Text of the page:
Politics should move beyond bipartisanship, focus on the people instead

Independents don't have to be shut out of politics and can wield a lot of influence in the system

It is perhaps the most repeated political cliche that we should put country before party, but what does that really mean, and how can one be political without being partisan?

The idea of unity has been historically prevalent, from President George Washington’s Farewell Address to the derision of the labeling of red states and blue states in President Barack Obama’s 2004 keynote speech to the Democratic National Convention and President Donald Trump’s call to unify the country on election night last November.

However, partisan actors are already beginning to stake out positions in favor of the 2018 elections with more liberal groups attempting to form a resistance similar to the conservative Tea Party movement formed in 2010.

For the roughly 34 percent of voters in Arizona who care but are not registered with any party and perhaps many more who have not found a reason to register in the current debate, this is probably infuriating.

See Counterpoint: Millennials have opportunity to change partisan politics.

But an often hidden truth is that there are a wealth of opportunities to engage with the system and make sure your voice is actually heard because of your independent status and not despite it.

The Morrison Institute for Public Policy at ASU conducts nonpartisan research on public issues in the state of Arizona and has devoted significant time to researching independent voters.

In their study, Who is Arizona’s Independent Voter?, the Morrison Institute found that in general, independents tend to be unified around their desire to not be attached to the polarization of the current political parties.

In recent presidential elections, independents in Arizona voted for President Obama in 2008 and 2012 in large numbers, while in 2016 the group tended toward President Trump.

Further, a look at the 2016 election results in Arizona defies explanation by simple party-line voting. Trump carried the state by four percentage points, Republican Senator John McCain won with 13 percentage points, Republican Sheriff Joe Arpaio lost by 11 percent, the generally liberal minimum wage hike through Proposition 206 won by 16 percent, and the legalization of marijuana lost by a mere two percent.

“What I often say is that most political scientists and media tend to overanalyze how Republicans and Democrats vote," Morrison Institute Director Thom Reilly said. "I think they should spend more time on how independents vote because independents are less predictable and I think are having a larger influence.”

Correcting this underutilization of independents to drive a policy debate is the focus of many different groups.

No Labels is a national group formed in 2010 to push through partisan gridlock with common sense reforms and includes well known congressional and executive leaders of both parties. Its National Strategic Agenda outlines major goals such as creating 25 million jobs over the next 10 years and making America energy secure by 2024.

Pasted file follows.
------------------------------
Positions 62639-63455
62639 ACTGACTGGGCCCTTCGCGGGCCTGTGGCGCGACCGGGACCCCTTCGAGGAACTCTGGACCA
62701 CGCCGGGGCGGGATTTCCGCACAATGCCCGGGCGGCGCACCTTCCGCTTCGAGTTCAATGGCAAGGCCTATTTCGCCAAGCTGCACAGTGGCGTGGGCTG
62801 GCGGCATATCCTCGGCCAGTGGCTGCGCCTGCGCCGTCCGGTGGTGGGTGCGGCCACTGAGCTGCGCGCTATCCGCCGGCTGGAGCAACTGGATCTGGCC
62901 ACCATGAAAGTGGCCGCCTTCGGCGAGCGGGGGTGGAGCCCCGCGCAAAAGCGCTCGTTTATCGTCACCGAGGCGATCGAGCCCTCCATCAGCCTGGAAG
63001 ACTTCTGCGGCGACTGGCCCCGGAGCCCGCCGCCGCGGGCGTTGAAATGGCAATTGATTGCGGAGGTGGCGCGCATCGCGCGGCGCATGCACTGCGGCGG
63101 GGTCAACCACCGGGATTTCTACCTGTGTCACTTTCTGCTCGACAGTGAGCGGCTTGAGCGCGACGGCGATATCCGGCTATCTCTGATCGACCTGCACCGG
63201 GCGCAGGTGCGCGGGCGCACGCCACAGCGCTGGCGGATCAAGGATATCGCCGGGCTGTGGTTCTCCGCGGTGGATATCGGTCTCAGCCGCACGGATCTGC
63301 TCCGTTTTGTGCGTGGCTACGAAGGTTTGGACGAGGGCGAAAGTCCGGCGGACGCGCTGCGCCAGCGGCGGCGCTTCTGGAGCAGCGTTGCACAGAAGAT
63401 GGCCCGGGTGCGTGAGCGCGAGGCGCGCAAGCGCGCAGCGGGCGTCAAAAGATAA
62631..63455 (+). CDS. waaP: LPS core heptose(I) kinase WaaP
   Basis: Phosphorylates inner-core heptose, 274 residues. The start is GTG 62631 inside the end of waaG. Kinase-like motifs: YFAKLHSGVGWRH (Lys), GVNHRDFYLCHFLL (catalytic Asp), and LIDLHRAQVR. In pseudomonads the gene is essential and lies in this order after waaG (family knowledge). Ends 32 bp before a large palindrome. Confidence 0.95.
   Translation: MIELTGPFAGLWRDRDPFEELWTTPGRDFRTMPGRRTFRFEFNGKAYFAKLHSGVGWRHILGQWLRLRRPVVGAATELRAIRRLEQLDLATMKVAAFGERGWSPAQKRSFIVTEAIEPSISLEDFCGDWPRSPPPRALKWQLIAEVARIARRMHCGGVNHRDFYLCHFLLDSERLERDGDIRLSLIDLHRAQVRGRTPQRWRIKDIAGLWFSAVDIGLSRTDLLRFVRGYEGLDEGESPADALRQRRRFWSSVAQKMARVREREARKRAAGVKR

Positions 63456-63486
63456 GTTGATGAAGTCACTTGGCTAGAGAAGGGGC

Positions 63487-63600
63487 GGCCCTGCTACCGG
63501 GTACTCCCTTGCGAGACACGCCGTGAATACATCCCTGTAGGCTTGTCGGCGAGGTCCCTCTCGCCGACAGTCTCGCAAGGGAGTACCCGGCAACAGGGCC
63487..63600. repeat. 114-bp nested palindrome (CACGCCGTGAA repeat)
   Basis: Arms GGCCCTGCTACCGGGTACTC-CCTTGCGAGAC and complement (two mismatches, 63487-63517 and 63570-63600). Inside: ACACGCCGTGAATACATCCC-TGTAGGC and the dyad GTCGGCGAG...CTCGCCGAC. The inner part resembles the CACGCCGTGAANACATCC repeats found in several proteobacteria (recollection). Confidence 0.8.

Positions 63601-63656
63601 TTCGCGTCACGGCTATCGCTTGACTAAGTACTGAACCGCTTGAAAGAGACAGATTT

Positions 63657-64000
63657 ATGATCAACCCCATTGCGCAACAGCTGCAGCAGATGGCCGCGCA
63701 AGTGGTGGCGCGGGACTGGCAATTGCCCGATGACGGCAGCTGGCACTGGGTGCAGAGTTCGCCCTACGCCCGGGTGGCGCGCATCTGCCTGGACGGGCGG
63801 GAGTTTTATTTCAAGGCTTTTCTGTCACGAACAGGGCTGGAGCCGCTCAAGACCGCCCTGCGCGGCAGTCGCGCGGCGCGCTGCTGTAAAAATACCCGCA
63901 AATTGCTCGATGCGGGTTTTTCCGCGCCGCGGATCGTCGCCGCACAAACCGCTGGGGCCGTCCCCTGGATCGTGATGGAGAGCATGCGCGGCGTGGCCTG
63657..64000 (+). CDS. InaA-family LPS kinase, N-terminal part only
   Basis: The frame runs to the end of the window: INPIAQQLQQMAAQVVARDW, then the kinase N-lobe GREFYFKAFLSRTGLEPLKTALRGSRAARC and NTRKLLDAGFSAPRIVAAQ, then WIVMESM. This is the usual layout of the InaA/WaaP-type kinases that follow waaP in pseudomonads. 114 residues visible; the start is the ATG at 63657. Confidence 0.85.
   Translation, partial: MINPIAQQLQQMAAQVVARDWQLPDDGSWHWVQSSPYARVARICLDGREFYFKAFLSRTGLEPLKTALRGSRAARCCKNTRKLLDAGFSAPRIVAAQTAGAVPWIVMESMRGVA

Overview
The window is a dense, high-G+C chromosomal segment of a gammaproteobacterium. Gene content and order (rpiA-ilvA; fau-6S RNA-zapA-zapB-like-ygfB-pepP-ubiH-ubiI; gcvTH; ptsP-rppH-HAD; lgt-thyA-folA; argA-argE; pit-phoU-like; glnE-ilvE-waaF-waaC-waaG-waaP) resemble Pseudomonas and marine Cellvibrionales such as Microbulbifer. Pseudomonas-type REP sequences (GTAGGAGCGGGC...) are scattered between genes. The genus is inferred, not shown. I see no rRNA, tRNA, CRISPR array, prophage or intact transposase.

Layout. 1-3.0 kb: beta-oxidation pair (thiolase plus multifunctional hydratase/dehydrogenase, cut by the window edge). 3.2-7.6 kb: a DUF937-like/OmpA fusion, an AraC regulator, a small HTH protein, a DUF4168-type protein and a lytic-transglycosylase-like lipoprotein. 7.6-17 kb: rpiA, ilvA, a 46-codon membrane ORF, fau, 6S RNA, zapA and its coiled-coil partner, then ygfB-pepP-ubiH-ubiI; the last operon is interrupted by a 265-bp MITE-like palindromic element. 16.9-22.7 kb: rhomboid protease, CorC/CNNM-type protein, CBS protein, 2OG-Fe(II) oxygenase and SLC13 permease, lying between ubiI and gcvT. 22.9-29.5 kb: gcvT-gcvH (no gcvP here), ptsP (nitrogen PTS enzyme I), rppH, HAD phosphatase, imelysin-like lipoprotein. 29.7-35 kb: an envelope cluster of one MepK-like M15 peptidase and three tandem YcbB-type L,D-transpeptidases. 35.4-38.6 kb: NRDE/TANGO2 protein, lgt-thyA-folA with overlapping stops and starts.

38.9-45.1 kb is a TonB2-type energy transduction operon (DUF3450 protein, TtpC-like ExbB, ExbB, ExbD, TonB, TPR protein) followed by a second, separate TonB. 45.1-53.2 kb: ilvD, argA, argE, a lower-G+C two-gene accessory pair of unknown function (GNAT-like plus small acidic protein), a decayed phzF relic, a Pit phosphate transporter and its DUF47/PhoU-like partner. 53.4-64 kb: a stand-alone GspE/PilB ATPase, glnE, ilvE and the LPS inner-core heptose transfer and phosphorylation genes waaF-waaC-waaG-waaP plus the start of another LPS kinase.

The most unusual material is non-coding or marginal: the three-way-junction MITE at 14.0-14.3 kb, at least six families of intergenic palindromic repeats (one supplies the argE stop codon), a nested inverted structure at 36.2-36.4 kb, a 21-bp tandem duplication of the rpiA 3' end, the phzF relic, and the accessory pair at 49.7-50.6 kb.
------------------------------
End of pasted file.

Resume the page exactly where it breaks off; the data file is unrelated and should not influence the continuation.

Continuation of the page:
Closer to home, the Congressman Ed Pastor Center for Politics and Public Service works to promote, publicize and encourage political engagement and public service in the ASU community.

Executive Director Alberto Olivas, who has served under both Democratic and Republican governors in Arizona, believes that there are both nonpartisan and multipartisan ways to include people of all stripes in decision-making processes.

“Multipartisanship, from my point of view, is when you are seeking to address a problem or an issue in a community and have as a goal the intentional inclusion of stakeholders from different political points of view for the purpose of finding what is the common ground that everyone can support in the issue,” Olivas said. 

He pointed out the Arizona Town Hall as a great example as they purposely invite stakeholders from a diverse variety of backgrounds to discuss major issues.

The main difficulty to this approach highlighted by both Reilly and Olivas is a matter of information for those who choose to not be aligned with a party.

While people in general tend to not want to be told what to do by advocates, the ability to get information on what values people have through their association with a party is severely lacking.

Some public resources exist, such as the voter guide and information from the Arizona Clean Elections Commission, but people tend to self-select the news they receive and the friends they talk to by political preference, according to the Morrison Institute’s study Voters, Media & Social Networks.

However, there is hope as both sides talk to independents who tend to share views across the spectrum.

We live in dramatic times where the public conversation has been monopolized by those who can scream the loudest for one party or the other.

But what we need is problem-solving nonpartisans to hold conversations with their community members, support the spread of accurate information and to run for office so that we can really move politics to be beyond party and for the people.

Reach the columnist at raboyd@asu.edu or follow @RyanAndrewBoyd on Twitter.

Editor’s note: The opinions presented in this column are the author’s and do not imply any endorsement from The State Press or its editors.

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